5 Pregnancy Myths Debunked
“Do this to have a smart baby.” “Do that so you won’t have morning sickness.” “Do this incredible gimmick to ensure your baby will be healthy.” Sounds familiar? Yes, pregnancy is surrounded by a ton of myths and, no surprises here, most of them are untrue. I know mothers-to-be are sometimes panicked about doing something that could hurt the baby or eager to get any advice that could help them, but don’t believe everything you hear or read. Check out some of the most common pregnancy myths:
Steer clear of caffeine
False! Unless you have a medical condition or your doctor clearly tells you that you can have no caffeine, there’s no reason to go fully decaf. Don’t exaggerate, though, and stick to one small cup of coffee each day.
You’re eating for two now
False! During your pregnancy, everyone around you will do everything in their power to ensure that you are well fed and that you crave for nothing. “Eating for two” is the most common excuse pregnant women use to ditch their usual diet, but it doesn’t have to be this way. Of course, we’re not advocating that you starve yourself (by all means, eat as much as you feel the need to), but don’t overdo it. A pregnant woman only needs and extra 300 calories each day, not double servings of everything.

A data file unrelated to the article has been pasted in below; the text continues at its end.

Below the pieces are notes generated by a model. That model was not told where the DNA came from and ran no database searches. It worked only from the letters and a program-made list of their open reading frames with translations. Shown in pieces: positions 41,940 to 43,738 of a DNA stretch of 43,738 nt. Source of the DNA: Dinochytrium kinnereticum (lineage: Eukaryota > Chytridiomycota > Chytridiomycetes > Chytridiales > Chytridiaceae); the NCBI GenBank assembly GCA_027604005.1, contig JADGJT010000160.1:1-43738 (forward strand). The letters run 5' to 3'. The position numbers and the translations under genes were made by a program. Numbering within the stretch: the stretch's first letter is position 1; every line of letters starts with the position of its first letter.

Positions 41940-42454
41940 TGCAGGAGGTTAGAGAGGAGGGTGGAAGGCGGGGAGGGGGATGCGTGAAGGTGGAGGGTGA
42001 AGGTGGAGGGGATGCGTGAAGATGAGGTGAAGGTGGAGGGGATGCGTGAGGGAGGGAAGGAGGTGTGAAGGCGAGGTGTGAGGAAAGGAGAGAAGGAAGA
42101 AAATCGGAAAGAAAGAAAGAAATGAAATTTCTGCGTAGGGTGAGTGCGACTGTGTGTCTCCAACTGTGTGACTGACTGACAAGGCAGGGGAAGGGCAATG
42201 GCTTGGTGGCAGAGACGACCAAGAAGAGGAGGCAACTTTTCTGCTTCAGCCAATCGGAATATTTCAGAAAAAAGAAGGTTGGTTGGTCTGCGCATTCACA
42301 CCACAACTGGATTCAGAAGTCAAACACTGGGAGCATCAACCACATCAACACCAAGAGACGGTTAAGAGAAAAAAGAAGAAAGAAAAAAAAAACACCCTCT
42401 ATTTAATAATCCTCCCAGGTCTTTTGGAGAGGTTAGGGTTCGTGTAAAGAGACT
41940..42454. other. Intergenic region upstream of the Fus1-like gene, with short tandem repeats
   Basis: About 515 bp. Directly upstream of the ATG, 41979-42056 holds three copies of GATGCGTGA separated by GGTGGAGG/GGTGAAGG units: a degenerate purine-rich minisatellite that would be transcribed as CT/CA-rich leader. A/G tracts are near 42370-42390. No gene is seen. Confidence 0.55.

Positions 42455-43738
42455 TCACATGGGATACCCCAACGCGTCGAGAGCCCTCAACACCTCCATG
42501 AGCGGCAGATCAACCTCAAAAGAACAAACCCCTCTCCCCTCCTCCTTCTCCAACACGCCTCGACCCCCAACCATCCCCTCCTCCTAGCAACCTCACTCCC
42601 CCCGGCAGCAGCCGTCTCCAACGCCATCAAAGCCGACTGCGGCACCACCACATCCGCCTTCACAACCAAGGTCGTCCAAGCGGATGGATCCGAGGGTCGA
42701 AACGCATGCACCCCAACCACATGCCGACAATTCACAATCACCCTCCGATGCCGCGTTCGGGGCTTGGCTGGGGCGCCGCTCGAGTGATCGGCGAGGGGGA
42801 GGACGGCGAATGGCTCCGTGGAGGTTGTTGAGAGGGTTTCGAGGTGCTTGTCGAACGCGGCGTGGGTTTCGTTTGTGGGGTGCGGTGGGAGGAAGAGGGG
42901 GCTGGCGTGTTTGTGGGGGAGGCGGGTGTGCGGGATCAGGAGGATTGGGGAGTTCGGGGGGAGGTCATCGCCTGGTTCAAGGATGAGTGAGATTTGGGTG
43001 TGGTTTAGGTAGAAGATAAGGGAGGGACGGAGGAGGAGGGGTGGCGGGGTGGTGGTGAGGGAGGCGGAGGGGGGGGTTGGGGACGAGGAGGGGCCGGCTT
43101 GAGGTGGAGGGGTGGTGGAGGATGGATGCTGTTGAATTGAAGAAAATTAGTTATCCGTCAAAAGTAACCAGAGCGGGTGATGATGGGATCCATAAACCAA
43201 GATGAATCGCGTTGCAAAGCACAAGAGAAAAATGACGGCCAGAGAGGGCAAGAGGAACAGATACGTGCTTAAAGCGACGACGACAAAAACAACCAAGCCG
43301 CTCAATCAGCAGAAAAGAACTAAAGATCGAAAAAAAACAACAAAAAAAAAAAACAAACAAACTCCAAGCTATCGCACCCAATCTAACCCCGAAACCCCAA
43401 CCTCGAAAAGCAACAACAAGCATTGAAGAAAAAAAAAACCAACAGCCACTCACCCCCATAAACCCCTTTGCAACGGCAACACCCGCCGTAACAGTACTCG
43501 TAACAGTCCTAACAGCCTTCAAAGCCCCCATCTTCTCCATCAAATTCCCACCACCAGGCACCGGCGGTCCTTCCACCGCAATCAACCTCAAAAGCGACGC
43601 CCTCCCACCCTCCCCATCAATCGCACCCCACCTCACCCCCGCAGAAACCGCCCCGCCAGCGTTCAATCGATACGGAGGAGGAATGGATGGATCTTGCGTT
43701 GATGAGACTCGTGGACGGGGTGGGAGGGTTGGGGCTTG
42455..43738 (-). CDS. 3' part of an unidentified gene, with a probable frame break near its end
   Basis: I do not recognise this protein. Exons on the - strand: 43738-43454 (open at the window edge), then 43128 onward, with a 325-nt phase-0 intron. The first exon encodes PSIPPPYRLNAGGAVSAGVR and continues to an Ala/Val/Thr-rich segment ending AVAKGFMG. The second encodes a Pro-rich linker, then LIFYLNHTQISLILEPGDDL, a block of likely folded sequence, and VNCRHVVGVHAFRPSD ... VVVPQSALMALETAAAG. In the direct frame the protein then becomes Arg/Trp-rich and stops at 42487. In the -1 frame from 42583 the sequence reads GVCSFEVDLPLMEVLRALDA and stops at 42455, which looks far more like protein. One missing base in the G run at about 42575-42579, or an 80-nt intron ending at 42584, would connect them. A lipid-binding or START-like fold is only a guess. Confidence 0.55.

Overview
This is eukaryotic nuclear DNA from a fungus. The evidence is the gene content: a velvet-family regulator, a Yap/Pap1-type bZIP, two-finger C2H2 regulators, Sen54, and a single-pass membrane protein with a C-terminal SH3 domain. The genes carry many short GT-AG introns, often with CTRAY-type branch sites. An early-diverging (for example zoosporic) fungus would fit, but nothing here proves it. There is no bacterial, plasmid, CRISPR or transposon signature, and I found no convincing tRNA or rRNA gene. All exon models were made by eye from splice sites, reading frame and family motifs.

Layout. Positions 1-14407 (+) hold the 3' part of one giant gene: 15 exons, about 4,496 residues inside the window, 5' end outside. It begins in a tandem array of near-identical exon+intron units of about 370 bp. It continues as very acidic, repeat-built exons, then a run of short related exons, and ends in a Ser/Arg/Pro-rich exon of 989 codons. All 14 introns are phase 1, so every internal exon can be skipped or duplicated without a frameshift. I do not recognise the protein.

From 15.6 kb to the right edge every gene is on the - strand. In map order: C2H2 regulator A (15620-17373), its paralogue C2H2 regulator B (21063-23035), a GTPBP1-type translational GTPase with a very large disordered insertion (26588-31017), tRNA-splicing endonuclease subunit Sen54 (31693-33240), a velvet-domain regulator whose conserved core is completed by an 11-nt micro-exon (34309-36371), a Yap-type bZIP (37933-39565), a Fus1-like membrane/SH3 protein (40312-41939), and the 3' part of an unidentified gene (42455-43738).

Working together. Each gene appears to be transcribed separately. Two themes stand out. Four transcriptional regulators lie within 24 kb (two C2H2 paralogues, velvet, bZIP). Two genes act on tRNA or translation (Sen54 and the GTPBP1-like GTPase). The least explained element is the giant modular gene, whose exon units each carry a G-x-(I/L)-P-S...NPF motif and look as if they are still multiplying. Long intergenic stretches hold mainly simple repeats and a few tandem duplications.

You can’t have any cheese
False! Swiss or Cheddar cheese are perfectly OK to eat. In fact, if you check the label carefully, you might be able to eat just about any kind of cheese just as long as it’s pasteurized. Goat cheese, Brie, and feta (the typically unpasteurized types of cheese) are the ones likely to carry illnesses. So, check the label and if it’s says “pasteurized”, go for it!
You have to suffer through pain and sickness
False! Most people believe that you are not allowed to take any meds during your pregnancy, but this couldn’t be further from the truth. Speak to your ob-gyn about any discomfort you may feel – it’s very likely that you’ll be able to take some OTC drugs. Here are just some of those that most ob-gyns approve of: Tylenol for migraines or fever, Tums for heartburn, Imodium for diarrhea and so on. However, be wary of teas and herbs – they may be natural, but very few studies have been conducted on their side effects on fetuses. Always check with your doctor before taking any type of medication.
You can’t do any exercise
False! In fact, most doctors recommend that you do some low-impact exercising as a means to keep both you and the baby healthy. Again, speak to your doctor about your fitness routine and get their approval before hitting the gym.